There are other significant ceremonies that have real and yet unseen consequences. Take for instance the swearing in of the President of the United States, or the oaths of office that are ceremoniously taken by judges, governors, mayors, and other civic officials such as officers in our military branches of service. 

The question put to us today here at Mass is the meaning of baptism. Is it simply a “nice” ceremony? What is the deeper significance contained within the Sacrament of Baptism? 

Take water, for instance. Why is water the key element of baptism? We could spend the rest of the day considering the importance of water as presented in the bible, the Genesis waters of chaos over which God’s Spirit “brooded”  to bring order out of chaos. Then there is the Flood and Noah’s Ark, the waters of the Red Sea that liberated the ancient Hebrews from their slavery in Egypt, the waters of the Jordan through which the Jews entered the Promised Land, the water that flowed from the pierced side of Christ as He died on the Cross, and other instances of the importance of water. We cannot fail to note, too, that for the first nine months of our existence we lived in the waters of our mothers’ wombs. We were birthed in water.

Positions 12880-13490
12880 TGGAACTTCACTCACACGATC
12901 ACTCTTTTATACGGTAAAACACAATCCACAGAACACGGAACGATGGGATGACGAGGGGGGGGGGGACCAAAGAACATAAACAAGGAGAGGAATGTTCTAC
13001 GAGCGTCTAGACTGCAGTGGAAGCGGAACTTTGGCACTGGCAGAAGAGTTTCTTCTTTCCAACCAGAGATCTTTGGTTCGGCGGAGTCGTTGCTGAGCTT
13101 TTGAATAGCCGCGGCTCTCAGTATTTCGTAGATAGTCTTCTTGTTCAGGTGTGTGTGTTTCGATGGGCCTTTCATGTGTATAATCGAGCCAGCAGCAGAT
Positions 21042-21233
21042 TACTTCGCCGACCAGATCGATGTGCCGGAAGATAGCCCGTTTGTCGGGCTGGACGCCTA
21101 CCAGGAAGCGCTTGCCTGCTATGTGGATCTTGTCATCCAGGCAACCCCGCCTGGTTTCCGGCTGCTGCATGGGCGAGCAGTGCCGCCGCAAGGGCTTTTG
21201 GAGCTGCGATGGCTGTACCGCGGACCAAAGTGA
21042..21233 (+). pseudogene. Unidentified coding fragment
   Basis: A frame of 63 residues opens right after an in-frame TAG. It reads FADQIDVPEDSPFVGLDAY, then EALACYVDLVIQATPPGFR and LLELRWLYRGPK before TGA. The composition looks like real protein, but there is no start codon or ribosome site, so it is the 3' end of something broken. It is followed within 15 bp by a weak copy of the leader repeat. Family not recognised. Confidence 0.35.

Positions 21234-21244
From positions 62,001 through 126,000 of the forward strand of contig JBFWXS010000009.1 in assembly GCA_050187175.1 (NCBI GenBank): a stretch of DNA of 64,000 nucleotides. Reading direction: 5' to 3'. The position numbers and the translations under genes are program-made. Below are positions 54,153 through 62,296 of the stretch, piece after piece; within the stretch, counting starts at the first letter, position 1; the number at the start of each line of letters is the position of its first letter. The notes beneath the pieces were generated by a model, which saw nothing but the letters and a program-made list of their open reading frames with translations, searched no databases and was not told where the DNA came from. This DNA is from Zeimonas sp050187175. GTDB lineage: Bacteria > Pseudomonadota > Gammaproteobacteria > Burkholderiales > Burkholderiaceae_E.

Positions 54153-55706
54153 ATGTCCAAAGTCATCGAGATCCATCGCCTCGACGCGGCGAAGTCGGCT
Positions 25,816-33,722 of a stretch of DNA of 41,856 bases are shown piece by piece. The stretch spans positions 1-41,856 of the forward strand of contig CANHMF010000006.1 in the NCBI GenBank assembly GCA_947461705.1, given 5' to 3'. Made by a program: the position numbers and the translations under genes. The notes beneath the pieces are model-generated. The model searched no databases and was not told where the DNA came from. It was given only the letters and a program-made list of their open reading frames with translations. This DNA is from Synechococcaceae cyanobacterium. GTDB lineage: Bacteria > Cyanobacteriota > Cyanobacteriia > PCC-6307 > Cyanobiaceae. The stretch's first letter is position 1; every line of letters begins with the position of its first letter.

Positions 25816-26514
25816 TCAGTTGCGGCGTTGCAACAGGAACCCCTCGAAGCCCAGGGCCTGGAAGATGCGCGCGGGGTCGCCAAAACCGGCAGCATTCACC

What is of particular importance is the role of God’s Holy Spirit that was highlighted in today’s gospel account of John the Baptist’s immersion of Jesus in the waters of the Jordan River. St. Matthew reports: “After Jesus was baptized, he came up from the water and behold, the heavens were opened for him, and he saw the Spirit of God descending like a dove and coming upon him.